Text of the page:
I’ve been fighting clogging for a while. Some prints work, many don’t. The same print which worked will clog on the next print. And print quality has been kind of inconsistent. Bad filament, I thought? But switching didn’t resolve the problem.
Today, after a frustrating series of attempts to fix clogging, I finally decided to try switching from an all-metal hotend to a PTFE-liner-to-the-nozzle setup to see whether heat creep was my problem. (I have both styles of heat break for this setup, I just needed to cut a new piece of PTFE tube a different length.)
As I started to test with the swapped nozzle, Klipper errored out because the nozzle exceeded 400°C. Funny, it didn’t feel like it was that hot! I worried about PTFE fumes. At least we don’t have pet birds. Then I watched the temperature report keep climbing, up past 600°C. That seemed unlikely. I waved my hand near the hot end and it didn’t feel hot. I gingerly brushed the sock. It was only warm. I removed the sock and discovered I could touch the hot end.
I wonder how long this thermistor has been going bad?
The last time I had to do maintenance on the hot end, the cartridge had fused so thoroughly to the heat block that the heat block was damaged when I finally got the cartridge out. No problem, I was interested in swapping it out for a copper heat block I had already purchased anyway. That’s when I discovered that the copper heat block (as well as another aluminum volcano heat block I had) had no support for 3mm thermistor cartridges, only bare thermistors. I happened to have one bare thermistor in my spares and installed it, grumbling.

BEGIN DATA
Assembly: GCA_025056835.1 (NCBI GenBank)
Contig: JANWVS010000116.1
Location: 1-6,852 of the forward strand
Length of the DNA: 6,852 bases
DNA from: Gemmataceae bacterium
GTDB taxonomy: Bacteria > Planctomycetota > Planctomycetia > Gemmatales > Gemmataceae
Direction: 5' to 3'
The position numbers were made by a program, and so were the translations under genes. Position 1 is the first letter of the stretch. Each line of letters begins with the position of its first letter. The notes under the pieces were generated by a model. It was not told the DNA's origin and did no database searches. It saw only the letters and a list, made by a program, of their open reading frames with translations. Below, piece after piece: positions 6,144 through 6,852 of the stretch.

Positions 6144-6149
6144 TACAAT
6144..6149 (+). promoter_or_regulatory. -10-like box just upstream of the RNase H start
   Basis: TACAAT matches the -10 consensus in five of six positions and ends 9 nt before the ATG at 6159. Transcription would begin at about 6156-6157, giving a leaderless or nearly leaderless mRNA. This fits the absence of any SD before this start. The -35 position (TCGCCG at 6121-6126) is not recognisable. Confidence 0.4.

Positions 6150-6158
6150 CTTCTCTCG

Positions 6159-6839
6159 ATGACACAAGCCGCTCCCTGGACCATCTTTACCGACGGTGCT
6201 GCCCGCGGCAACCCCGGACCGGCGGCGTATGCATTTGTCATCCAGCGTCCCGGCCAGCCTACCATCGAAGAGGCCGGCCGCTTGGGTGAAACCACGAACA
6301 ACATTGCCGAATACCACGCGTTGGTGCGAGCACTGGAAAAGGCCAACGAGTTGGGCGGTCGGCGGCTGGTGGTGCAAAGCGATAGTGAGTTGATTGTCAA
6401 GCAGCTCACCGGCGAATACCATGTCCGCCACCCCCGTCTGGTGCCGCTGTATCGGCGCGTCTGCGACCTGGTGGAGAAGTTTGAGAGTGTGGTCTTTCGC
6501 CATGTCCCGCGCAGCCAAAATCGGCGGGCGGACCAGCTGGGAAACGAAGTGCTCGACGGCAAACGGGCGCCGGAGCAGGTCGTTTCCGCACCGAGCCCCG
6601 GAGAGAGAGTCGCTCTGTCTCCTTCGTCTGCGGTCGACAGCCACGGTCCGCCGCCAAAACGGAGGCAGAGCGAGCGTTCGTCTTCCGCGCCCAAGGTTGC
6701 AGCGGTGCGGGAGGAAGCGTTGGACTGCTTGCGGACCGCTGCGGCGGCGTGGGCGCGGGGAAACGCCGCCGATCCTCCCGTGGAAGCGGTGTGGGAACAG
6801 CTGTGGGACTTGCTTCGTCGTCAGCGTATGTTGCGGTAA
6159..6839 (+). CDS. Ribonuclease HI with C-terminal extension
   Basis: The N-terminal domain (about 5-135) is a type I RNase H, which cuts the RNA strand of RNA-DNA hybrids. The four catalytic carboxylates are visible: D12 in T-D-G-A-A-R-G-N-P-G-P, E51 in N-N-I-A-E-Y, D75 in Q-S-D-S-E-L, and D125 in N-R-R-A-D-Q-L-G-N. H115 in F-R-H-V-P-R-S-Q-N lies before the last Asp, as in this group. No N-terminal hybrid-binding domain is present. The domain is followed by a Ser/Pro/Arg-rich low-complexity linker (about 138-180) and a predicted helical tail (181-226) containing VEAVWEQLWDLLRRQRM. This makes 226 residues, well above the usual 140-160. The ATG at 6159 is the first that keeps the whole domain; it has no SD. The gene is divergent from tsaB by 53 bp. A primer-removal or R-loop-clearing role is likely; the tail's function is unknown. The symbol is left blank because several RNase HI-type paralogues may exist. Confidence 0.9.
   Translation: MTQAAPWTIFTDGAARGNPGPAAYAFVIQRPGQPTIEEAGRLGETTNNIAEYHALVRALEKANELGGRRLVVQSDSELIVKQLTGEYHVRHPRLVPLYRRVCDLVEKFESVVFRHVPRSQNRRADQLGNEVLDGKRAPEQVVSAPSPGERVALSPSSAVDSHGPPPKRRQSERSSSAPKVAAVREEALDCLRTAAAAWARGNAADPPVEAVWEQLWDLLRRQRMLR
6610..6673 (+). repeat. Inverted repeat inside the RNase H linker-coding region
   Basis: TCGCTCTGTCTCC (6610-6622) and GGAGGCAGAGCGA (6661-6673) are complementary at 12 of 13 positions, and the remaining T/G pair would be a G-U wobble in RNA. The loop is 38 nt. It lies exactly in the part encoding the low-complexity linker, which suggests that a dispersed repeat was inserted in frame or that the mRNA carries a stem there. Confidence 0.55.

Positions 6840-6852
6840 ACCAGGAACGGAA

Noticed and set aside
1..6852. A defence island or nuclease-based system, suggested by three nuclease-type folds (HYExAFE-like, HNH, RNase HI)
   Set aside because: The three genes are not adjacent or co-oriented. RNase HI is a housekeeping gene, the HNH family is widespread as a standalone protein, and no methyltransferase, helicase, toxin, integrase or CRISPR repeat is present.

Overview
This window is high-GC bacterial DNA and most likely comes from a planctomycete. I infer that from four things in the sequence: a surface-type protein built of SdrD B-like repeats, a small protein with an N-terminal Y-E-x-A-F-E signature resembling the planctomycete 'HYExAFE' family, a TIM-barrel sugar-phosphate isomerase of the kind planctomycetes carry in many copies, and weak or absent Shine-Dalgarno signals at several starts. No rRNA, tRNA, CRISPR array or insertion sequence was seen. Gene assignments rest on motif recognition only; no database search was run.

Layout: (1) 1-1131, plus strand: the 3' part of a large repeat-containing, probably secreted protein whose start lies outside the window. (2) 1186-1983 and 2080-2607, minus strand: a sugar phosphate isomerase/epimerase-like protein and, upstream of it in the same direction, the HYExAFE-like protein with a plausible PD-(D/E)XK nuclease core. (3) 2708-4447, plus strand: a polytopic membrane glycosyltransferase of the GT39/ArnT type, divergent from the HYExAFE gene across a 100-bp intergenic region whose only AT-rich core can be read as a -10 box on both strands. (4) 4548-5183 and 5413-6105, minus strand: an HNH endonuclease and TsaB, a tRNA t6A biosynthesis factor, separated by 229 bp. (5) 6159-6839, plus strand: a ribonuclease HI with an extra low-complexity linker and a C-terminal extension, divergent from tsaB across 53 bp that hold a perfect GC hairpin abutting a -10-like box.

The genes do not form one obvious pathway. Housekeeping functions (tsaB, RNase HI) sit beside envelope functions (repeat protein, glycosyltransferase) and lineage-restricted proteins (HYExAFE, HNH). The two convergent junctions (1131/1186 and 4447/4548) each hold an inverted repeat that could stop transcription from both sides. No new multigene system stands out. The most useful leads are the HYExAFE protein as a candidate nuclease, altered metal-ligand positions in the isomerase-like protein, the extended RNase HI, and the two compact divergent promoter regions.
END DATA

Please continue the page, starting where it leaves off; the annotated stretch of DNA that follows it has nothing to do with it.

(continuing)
I think my hate for the bare thermistors has been validated. I had no idea that my clogging problem was probably just the nozzle being too cold, inconsistently, probably due to damage to the delicate thermistor, even though I tried to be very careful attaching it!
Once again thankful that machining is another one of my hobbies, I drilled a #32 hole (drills tend to drill oversize, and that was closest drill size under 3mm) in the heater block. I then drilled a few mm in with a 4.2mm drill so that the thermistor cartridge wouldn’t interfere with the shoulder on the heat break. It was behind the old thermistor screw hole, and there were a few threads there, so I was able to put a small grub screw in place to hold the thermistor cartridge in place.
After four failed starts while printing the first layer, I now successfully finished a 1.5-hour print.